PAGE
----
The screenshots above come from the website of the Travel Rule Protocol. The Travel Rule Protocol is a working group of "digital asset industry leaders" who have come together to develop a "first generation, minimal, workable, pragmatic API specification for compliance with the FATF Travel Rule". Your Uncle Marty isn't going to mince words, the participants in this working group, who are not identified on the website, are enemies of Bitcoin. They have decided to bend over and hand themselves over to the Financial Action Task Force with no push back at all.
Instead, these weak "leaders" are moving as quickly as possible to develop tools that make them as compliant as can be with the Travel Rule; a rule that forces VASPs (Virtual Asset Service Providers) to share customer data with each other. All in a half assed effort to prevent money laundering. In reality, the members of this working group couldn't care less about money laundering. We've found that many of the traditional banks who have to comply with FATF regulations are the largest enablers of money laundering of the largest scale. What this working group is really working to create is a regulatory moat that makes it as hard as possible for new entrants to enter the market because the more regulation that is catered to means more compliance costs for upstarts looking to provide better services to the free market.
This is totally anathema to the ethos of Bitcoin and goes against everything Satoshi set out to accomplish when he launched Bitcoin in 2009. Bitcoin is meant to be an open and permissionless system that allows individuals the world over to participate in an open apolitical monetary protocol that cannot be censored by any central authority. As the market has developed and services have been built on top of Bitcoin, the dark world run by the international banking system has slowly creeped into Bitcoin. The "industry leaders" who have profited immensely off the Bitcoin Network are now getting greedy. Creating regulatory moats and hindering the total potential of Bitcoin. If these assholes are successful they will inevitably find themselves in the spot we talked about yesterday, preventing individuals from sending bitcoin from these regulated service providers to personal wallets that do not collect or share the data that this working group wants to share with each other. They will inevitably bifurcate the network if we don't destroy these idiotic, anti-competition regulations forced on us by and unelected supranational organization that is as ineffective as a condom with a gaping hole in the tip.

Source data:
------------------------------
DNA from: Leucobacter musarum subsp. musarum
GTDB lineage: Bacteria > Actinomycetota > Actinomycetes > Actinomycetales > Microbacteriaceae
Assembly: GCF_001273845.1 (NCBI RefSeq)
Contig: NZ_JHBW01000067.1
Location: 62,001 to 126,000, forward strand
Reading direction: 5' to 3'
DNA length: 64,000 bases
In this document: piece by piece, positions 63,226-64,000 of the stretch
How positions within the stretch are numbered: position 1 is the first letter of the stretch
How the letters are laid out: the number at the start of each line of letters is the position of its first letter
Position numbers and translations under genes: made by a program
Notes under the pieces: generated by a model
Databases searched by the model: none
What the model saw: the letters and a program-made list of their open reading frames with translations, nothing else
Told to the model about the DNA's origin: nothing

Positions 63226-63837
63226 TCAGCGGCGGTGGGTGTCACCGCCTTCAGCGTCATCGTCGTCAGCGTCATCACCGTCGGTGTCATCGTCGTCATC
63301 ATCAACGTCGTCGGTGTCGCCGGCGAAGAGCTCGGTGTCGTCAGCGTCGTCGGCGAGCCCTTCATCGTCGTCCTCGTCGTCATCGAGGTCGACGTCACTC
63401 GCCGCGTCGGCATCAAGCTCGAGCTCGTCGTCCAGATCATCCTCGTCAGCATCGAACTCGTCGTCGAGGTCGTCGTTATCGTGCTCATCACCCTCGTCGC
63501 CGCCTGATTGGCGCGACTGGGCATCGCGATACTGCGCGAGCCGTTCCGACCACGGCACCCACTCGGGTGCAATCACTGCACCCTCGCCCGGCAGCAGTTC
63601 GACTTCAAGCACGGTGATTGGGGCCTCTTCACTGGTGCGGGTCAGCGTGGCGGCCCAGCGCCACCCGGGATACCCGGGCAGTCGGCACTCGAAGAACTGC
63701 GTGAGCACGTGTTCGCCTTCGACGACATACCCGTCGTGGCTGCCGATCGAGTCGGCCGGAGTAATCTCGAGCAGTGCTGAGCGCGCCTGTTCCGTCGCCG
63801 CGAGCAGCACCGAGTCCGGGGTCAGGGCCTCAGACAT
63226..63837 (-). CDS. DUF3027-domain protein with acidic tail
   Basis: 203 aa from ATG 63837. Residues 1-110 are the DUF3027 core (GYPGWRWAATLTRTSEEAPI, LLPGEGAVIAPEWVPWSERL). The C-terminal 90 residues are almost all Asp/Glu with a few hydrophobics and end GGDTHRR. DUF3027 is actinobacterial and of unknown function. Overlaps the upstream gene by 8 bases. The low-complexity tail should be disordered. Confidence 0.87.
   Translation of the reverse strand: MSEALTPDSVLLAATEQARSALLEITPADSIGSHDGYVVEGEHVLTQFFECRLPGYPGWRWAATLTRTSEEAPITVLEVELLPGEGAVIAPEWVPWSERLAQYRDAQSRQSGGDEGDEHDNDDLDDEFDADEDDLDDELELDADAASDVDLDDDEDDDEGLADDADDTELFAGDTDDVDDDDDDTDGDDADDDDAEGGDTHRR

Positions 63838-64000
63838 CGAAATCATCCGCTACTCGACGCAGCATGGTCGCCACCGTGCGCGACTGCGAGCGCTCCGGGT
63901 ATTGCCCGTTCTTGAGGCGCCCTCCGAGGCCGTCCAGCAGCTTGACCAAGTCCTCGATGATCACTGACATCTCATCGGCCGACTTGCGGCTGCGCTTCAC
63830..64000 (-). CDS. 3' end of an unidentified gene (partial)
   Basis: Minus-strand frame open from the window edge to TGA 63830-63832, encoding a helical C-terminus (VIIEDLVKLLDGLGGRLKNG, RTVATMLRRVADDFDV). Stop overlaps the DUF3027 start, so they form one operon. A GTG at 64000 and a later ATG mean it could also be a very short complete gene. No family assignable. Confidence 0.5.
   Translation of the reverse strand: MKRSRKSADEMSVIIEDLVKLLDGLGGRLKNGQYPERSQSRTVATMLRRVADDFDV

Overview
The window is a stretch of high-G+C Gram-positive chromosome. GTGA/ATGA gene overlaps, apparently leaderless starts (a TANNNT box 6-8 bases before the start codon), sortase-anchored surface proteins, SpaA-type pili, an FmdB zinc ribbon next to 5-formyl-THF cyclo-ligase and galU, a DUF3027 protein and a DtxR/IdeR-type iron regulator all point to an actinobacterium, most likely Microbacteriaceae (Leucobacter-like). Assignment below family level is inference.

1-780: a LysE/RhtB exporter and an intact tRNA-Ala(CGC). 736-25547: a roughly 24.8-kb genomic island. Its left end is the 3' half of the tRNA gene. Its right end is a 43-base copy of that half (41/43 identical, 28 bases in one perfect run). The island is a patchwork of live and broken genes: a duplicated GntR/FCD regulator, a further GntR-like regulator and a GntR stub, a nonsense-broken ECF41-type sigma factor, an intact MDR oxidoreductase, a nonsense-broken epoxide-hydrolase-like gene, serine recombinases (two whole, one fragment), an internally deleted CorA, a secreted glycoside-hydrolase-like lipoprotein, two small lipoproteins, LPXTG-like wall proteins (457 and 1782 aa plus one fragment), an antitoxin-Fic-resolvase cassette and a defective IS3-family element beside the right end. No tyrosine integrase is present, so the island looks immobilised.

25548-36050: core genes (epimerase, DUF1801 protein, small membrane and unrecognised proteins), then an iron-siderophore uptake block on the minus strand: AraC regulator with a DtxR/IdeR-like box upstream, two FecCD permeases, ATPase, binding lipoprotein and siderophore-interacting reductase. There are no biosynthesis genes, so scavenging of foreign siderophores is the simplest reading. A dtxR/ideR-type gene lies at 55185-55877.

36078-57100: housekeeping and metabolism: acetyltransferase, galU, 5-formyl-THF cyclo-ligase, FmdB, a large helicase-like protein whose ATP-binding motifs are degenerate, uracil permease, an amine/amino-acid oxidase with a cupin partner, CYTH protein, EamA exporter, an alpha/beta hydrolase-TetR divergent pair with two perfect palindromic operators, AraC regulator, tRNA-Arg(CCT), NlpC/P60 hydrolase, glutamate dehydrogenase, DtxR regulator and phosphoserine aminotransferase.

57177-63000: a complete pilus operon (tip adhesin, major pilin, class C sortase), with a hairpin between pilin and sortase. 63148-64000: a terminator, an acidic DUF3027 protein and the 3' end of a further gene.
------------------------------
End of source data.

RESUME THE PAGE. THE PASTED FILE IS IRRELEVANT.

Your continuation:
If you are a bitcoiner who cares about the properties of the network that make bitcoin worth holding and you are competent enough to move your UTXOs to personal custody, I strongly advise you do so. If you are a merchant or service provider who accepts Bitcoin as payment, I strongly recommend you use open source solutions like BTCPay Server instead of centralized payment processors. The War is upon us, freaks. It's time to fight back against this nonsense.
Hit the range twice this week for a round today. Pray for me.